Lemelson's supporters have claimed that the bureaucracy of the Patent Office was also responsible for the long delays. The courts, in the Symbol and Cognex case discussed below, however found that Lemelson had engaged in "culpable neglect" and noted that "Lemelson patents occupied the top thirteen positions for the longest prosecutions from 1914 to 2001." However, they found no convincing evidence of inequitable conduct. Indeed, Lemelson always claimed that he followed all the rules and regulations of the United States Patent Office.
In 2004, Lemelson's estate was defeated in a notable court case involving Symbol Technologies and Cognex Corporation, which sought (and received) a ruling that 76 claims under Lemelson's machine vision patents were unenforceable. The plaintiff companies, with the support of dozens of industry supporters, spent millions on this landmark case. The ruling was upheld on September 9, 2005 by a three judge panel of the U.S. Court of Appeals for the Federal Circuit under the doctrine of laches, citing "unreasonably long […] delays in prosecution". Lemelson's estate appealed for a review by the full circuit en banc. On November 16, 2005, the full court declined to review the case, and, citing "prejudice to the public as a whole," extended the original unenforceability ruling to all claims under the patents in question.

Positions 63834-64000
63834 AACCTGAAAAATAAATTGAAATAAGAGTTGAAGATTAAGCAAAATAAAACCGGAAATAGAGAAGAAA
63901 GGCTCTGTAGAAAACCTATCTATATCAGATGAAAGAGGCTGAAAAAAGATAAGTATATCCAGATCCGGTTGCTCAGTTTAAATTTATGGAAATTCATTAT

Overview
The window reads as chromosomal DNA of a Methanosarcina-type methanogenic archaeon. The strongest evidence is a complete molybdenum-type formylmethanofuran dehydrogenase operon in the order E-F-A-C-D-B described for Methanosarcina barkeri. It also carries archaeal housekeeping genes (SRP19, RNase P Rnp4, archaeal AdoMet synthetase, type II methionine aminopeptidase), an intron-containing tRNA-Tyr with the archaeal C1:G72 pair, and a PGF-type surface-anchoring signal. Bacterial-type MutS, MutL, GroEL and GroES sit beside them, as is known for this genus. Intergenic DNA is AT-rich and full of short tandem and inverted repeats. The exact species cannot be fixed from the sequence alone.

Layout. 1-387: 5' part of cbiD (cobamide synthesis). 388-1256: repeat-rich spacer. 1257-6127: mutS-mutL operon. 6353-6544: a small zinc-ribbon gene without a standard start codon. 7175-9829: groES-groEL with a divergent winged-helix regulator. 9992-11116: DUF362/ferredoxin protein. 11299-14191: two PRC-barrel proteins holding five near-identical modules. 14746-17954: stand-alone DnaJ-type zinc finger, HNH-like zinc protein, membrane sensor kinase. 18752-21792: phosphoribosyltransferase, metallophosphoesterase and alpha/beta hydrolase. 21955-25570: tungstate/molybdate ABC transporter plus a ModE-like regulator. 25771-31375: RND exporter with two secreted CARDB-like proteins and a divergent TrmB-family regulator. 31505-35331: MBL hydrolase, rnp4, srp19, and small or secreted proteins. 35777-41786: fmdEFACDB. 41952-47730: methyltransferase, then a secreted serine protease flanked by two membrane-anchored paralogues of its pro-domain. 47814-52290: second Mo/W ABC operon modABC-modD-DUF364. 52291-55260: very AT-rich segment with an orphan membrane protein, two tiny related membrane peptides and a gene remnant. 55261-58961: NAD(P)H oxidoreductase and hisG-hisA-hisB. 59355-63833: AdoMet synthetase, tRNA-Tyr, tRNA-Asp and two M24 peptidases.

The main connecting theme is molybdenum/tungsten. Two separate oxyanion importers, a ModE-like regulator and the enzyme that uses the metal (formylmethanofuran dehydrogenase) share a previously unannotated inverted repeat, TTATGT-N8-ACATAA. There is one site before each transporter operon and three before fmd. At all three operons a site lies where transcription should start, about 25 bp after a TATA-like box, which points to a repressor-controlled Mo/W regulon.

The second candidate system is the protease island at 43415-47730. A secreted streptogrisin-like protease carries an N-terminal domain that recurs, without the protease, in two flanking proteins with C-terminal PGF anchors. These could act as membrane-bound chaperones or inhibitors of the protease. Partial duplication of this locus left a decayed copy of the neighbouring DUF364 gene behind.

However, the judge also ruled that Cognex and Symbol did not demonstrate that Lemelson had "intentionally stalled" getting the patents. Lemelson himself always denied intentionally stalling the patent application process, and asserted that he attempted for many years to get companies interested in his ideas, only to be rejected by what he termed the "not invented here" response. Indeed, although Lemelson died in 1997, uncontested patents he had applied for were still being issued as late as 2005-2006, such as his patent titled "Superconducting electrical cable" (U.S. Patent 6,951,985 ) which was applied for in May 1995, but only issued in October 2005.
As a result of cases like Lemelson, US lawmakers were urged to revise patent law to constrain inventors like Lemelson who emerge after an extended period of time demanding large licensing fees. Under current US law (35 U.S.C. 122 and 37 C.F.R. 1.211), revised by Congress in 1999, most patent applications are published 18 months after being received and any resulting patents expire 20 years after the filing date, serving to limit surprise or submarine patents. Lemelson's applications were submitted under older rules, which kept the application confidential during patent prosecution.